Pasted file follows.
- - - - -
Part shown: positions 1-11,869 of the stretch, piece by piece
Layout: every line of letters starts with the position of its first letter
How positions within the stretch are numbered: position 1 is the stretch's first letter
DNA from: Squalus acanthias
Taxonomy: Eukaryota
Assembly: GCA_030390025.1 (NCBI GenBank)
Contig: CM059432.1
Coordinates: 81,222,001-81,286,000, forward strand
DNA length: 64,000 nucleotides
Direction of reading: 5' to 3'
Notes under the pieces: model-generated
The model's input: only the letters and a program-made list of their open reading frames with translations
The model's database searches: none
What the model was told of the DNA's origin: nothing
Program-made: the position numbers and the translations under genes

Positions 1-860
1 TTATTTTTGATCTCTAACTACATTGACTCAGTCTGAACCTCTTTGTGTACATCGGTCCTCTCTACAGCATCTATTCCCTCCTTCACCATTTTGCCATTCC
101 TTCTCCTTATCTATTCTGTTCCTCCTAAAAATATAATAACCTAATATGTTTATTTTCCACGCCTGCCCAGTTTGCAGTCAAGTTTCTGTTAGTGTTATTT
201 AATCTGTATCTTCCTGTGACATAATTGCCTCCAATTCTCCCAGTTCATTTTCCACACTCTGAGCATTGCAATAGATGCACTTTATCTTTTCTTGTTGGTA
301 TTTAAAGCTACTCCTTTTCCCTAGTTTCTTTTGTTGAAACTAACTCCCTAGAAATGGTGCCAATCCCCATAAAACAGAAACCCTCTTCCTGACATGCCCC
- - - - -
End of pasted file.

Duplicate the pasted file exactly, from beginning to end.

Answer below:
Part shown: positions 1-11,869 of the stretch, piece by piece
Layout: every line of letters starts with the position of its first letter
How positions within the stretch are numbered: position 1 is the stretch's first letter
DNA from: Squalus acanthias
Taxonomy: Eukaryota
Assembly: GCA_030390025.1 (NCBI GenBank)
Contig: CM059432.1
Coordinates: 81,222,001-81,286,000, forward strand
DNA length: 64,000 nucleotides
Direction of reading: 5' to 3'
Notes under the pieces: model-generated
The model's input: only the letters and a program-made list of their open reading frames with translations
The model's database searches: none
What the model was told of the DNA's origin: nothing
Program-made: the position numbers and the translations under genes

Positions 1-860
1 TTATTTTTGATCTCTAACTACATTGACTCAGTCTGAACCTCTTTGTGTACATCGGTCCTCTCTACAGCATCTATTCCCTCCTTCACCATTTTGCCATTCC
101 TTCTCCTTATCTATTCTGTTCCTCCTAAAAATATAATAACCTAATATGTTTATTTTCCACGCCTGCCCAGTTTGCAGTCAAGTTTCTGTTAGTGTTATTT
201 AATCTGTATCTTCCTGTGACATAATTGCCTCCAATTCTCCCAGTTCATTTTCCACACTCTGAGCATTGCAATAGATGCACTTTATCTTTTCTTGTTGGTA
301 TTTAAAGCTACTCCTTTTCCCTAGTTTCTTTTGTTGAAACTAACTCCCTAGAAATGGTGCCAATCCCCATAAAACAGAAACCCTCTTCCTGACATGCCCC